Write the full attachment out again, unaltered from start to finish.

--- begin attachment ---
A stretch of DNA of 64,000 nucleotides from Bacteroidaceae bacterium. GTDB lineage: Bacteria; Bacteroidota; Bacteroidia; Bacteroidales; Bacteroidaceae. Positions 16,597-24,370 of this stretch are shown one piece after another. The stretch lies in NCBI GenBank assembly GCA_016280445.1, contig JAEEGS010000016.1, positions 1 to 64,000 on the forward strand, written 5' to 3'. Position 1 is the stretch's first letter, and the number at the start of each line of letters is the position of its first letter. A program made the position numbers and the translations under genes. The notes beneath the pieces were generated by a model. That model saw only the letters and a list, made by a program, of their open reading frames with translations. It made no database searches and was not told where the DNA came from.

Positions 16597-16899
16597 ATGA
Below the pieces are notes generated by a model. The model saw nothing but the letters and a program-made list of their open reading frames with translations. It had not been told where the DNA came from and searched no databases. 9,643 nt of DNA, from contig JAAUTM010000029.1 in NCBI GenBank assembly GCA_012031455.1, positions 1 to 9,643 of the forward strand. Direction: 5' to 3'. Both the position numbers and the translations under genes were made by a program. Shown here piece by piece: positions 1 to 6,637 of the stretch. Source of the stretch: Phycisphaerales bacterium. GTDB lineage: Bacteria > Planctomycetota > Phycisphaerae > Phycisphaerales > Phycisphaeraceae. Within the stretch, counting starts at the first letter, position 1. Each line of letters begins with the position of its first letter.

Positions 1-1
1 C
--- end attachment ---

A stretch of DNA of 64,000 nucleotides from Bacteroidaceae bacterium. GTDB lineage: Bacteria; Bacteroidota; Bacteroidia; Bacteroidales; Bacteroidaceae. Positions 16,597-24,370 of this stretch are shown one piece after another. The stretch lies in NCBI GenBank assembly GCA_016280445.1, contig JAEEGS010000016.1, positions 1 to 64,000 on the forward strand, written 5' to 3'. Position 1 is the stretch's first letter, and the number at the start of each line of letters is the position of its first letter. A program made the position numbers and the translations under genes. The notes beneath the pieces were generated by a model. That model saw only the letters and a list, made by a program, of their open reading frames with translations. It made no database searches and was not told where the DNA came from.

Positions 16597-16899
16597 ATGA
Below the pieces are notes generated by a model. The model saw nothing but the letters and a program-made list of their open reading frames with translations. It had not been told where the DNA came from and searched no databases. 9,643 nt of DNA, from contig JAAUTM010000029.1 in NCBI GenBank assembly GCA_012031455.1, positions 1 to 9,643 of the forward strand. Direction: 5' to 3'. Both the position numbers and the translations under genes were made by a program. Shown here piece by piece: positions 1 to 6,637 of the stretch. Source of the stretch: Phycisphaerales bacterium. GTDB lineage: Bacteria > Planctomycetota > Phycisphaerae > Phycisphaerales > Phycisphaeraceae. Within the stretch, counting starts at the first letter, position 1. Each line of letters begins with the position of its first letter.

Positions 1-1
1 C